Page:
On Apollo 11 Anniversary, Space for Humanity Invites ‘Regular People’ to Go to Space

Fifty years after highly trained NASA astronauts set foot on the moon, Space for Humanity today urged people from all walks of life to apply to go to space with all expenses covered by the nonprofit. Each crew member, however, must lead a long-term initiative with tangible social benefits after the once-in-a-lifetime experience.

“We believe space should be accessible to everyone, and that space travel creates a sense of awe that dramatically transforms people’s perspectives, as it clearly did for the Apollo 11 crew,” Rachel Lyons, executive director of Space for Humanity, said from the NewSpace Conference in Washington. “Our mission is to help regular people become citizen astronauts and, subsequently, social ambassadors working for the benefit of people and the planet.”

Now Taking Applications

The Denver-based organization today reopened its application process, asking candidates to describe why they want to see Earth from space and to propose a social impact project. The application is designed to support empirical research into how seeing Earth from a distance changes a person’s values. Conducting the research will be University of Pennsylvania research scientist David Bryce Yaden, an authority on the “Overview Effect” – the cognitive shift astronauts experience as they view the planet from orbit or on lunar missions.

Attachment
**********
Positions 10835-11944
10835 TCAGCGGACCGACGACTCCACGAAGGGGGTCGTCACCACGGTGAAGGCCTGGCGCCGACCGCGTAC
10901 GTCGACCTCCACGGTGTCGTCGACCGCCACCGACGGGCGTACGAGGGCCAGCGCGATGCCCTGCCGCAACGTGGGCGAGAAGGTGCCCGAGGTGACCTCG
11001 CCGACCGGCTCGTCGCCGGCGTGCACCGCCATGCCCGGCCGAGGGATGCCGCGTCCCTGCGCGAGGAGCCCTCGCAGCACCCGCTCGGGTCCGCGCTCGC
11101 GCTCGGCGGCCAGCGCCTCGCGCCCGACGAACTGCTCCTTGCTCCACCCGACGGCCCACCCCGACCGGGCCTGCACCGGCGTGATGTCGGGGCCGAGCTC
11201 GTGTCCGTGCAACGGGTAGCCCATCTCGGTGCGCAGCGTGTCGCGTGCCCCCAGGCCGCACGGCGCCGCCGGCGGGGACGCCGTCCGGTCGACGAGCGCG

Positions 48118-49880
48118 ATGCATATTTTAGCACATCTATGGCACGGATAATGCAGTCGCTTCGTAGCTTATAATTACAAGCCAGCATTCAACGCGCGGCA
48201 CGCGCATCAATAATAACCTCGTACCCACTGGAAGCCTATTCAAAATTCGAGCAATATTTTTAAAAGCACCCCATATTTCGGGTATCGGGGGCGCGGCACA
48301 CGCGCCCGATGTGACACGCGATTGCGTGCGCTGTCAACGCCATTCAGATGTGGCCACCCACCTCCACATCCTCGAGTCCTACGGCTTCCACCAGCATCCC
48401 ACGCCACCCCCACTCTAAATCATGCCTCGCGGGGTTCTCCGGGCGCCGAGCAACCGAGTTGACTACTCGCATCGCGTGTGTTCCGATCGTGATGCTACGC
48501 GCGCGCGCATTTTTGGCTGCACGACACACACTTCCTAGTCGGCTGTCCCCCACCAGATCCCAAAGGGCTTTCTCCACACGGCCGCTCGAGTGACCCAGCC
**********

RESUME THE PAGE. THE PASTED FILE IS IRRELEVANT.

“In my research, I have found that many astronauts report seeing the Earth from afar has affected them deeply and in an enduring way,” said Yaden. “By studying the experiences of Space for Humanity’s citizen astronauts, we think we can quantify this often transformative process and learn more about how the Overview Effect works, how long the changes might last, and how new perspectives can inspire positive action on behalf of humanity as a whole.”

Unlike initiatives to send wealthy tourists or artists to space, Space for Humanity is committed to democratizing and diversifying space travel, bringing the opportunity to diverse socioeconomic segments and de-emphasizing traditional astronaut credentials such as aviation and engineering expertise.

“Many of us thought during the riveting moments of the moon landing that the day would come when humans from all walks of life would follow in the footsteps of Neil Armstrong and Buzz Aldrin,” said Space for Humanity advisor Frank White. White coined the term “Overview Effect” and is the author of The Overview Effect: Space Exploration and Human Evolution a seminal work on the topic. “Today, ordinary citizens’ dreams of space exploration are becoming reality, and we believe the changes they experience can tangibly improve life on Earth.”

What’s next in flight preparation

A crew of citizen astronauts will be selected for the first Space for Humanity flight in the months following the closing of the applications. Their chosen social impact venture must somehow advance the United Nations’ Sustainable Development Goals, which include ending poverty and hunger and promoting equality, learning, environmental protection, health, peace, and economic opportunity.

Space for Humanity is currently raising funds for capacity building, program development, and flight training for astronauts. Early donations have been secured, and a fundraising campaign surrounding financial goals will commence in the coming months. Space for Humanity’s leadership team is engaged in talks with several potential launch partners, including Blue Origin, as private space companies race to achieve readiness for crewed flights.